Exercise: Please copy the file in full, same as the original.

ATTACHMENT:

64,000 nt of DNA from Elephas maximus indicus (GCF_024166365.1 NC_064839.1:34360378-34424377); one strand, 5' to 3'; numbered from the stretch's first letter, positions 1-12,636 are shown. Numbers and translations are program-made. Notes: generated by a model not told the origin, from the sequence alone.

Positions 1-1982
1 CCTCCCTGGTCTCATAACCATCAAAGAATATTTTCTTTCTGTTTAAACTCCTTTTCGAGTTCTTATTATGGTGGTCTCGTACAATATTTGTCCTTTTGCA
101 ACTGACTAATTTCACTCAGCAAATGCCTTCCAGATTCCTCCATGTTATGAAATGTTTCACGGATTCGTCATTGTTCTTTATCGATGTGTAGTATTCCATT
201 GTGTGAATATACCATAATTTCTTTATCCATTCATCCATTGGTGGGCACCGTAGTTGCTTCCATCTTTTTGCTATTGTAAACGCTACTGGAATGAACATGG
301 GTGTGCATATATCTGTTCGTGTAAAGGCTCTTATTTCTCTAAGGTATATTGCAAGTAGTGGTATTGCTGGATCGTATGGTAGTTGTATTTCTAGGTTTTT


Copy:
64,000 nt of DNA from Elephas maximus indicus (GCF_024166365.1 NC_064839.1:34360378-34424377); one strand, 5' to 3'; numbered from the stretch's first letter, positions 1-12,636 are shown. Numbers and translations are program-made. Notes: generated by a model not told the origin, from the sequence alone.

Positions 1-1982
1 CCTCCCTGGTCTCATAACCATCAAAGAATATTTTCTTTCTGTTTAAACTCCTTTTCGAGTTCTTATTATGGTGGTCTCGTACAATATTTGTCCTTTTGCA
101 ACTGACTAATTTCACTCAGCAAATGCCTTCCAGATTCCTCCATGTTATGAAATGTTTCACGGATTCGTCATTGTTCTTTATCGATGTGTAGTATTCCATT
201 GTGTGAATATACCATAATTTCTTTATCCATTCATCCATTGGTGGGCACCGTAGTTGCTTCCATCTTTTTGCTATTGTAAACGCTACTGGAATGAACATGG
301 GTGTGCATATATCTGTTCGTGTAAAGGCTCTTATTTCTCTAAGGTATATTGCAAGTAGTGGTATTGCTGGATCGTATGGTAGTTGTATTTCTAGGTTTTT